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Original Article
March 2008

Prevalence and Health Correlates of Prostitution Among Patients Entering Treatment for Substance Use Disorders

Author Affiliations

Author Affiliations: Sierra Pacific Mental Illness Research and Education Clinical Center (Drs Burnette and Weitlauf) and Center for Health Care Evaluation (Mss Lucas and Mayo and Drs Frayne and Weitlauf), Veterans Affairs Palo Alto Health Care System, Palo Alto, California; Departments of Psychiatry and Behavioral Sciences (Drs Burnette and Weitlauf) and Medicine (Dr Frayne), Stanford University School of Medicine, Stanford, California; and Veterans Affairs Serious Mental Illness Treatment Research and Evaluation Center, and Department of Psychiatry, University of Michigan, Ann Arbor (Dr Ilgen).

Arch Gen Psychiatry. 2008;65(3):337-344. doi:10.1001/archpsyc.65.3.337

Context  Studies of prostitution have focused largely on individuals involved in the commercial sex trade, with an emphasis on understanding the public health effect of this behavior. However, a broader understanding of how prostitution affects mental and physical health is needed. In particular, the study of prostitution among individuals in substance use treatment would improve efforts to provide comprehensive treatment.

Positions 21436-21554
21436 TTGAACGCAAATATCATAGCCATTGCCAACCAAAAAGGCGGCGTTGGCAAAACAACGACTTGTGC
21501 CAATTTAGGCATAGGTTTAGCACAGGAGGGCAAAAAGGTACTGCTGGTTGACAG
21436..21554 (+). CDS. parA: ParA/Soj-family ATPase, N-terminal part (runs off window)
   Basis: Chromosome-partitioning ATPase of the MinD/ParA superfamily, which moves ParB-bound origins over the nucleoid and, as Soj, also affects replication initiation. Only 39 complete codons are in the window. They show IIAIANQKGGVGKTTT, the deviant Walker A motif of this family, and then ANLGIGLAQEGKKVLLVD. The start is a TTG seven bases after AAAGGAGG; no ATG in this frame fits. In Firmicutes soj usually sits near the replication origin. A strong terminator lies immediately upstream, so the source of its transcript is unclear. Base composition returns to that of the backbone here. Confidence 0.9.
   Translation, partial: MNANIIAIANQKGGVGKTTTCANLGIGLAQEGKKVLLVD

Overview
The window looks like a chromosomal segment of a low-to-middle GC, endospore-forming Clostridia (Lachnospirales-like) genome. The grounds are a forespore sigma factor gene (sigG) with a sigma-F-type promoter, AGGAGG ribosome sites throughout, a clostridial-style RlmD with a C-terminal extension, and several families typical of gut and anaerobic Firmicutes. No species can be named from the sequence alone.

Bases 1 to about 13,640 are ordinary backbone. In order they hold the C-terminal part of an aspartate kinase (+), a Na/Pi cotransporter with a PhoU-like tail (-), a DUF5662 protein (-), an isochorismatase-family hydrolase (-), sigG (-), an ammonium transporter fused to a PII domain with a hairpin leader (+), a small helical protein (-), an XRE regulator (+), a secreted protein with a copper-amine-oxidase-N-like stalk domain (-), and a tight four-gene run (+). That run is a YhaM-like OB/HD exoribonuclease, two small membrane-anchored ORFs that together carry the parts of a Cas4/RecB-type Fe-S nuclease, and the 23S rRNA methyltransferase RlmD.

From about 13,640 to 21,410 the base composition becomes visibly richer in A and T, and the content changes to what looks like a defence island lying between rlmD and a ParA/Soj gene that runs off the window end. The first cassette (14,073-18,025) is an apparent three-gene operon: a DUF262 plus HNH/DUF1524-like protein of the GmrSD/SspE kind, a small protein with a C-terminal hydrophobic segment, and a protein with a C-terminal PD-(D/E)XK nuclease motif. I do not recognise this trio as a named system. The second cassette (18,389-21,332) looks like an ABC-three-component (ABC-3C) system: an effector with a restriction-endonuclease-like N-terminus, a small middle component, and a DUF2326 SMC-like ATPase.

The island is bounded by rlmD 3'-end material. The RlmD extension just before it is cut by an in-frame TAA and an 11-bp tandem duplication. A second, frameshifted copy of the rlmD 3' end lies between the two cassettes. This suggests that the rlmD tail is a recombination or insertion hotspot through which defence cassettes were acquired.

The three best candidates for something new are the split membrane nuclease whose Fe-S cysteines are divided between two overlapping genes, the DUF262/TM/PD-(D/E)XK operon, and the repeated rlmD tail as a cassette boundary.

Objectives  To document the prevalence of prostitution among women and men entering substance use treatment, and to test the association between prostitution, physical and mental health, and health care utilization while adjusting for reported history of childhood sexual abuse, a known correlate of prostitution and poor health outcomes.

Design, Setting, and Participants  Cross-sectional, secondary data analysis of 1606 women and 3001 men entering substance use treatment in the United States who completed a semistructured intake interview as part of a larger study.

Main Outcome Measures  Self-reported physical health (respiratory, circulatory, neurological, and internal organ conditions, bloodborne infections) and mental health (depression, anxiety, psychotic symptoms, and suicidal behavior), and use of emergency department, clinic, hospital, or inpatient mental health services within the past year.

Results  Many participants reported prostitution in their lifetime (50.8% of women and 18.5% of men) and in the past year (41.4% of women and 11.2% of men). Prostitution was associated with increased risk for bloodborne viral infections, sexually transmitted diseases, and mental health symptoms. Prostitution was associated with use of emergency care in women and use of inpatient mental health services for men.

Conclusions  Prostitution was common among a sample of individuals entering substance use treatment in the United States and was associated with higher risk of physical and mental health problems. Increased efforts toward understanding prostitution among patients in substance use treatment are warranted. Screening for prostitution in substance use treatment could allow for more comprehensive care to this population.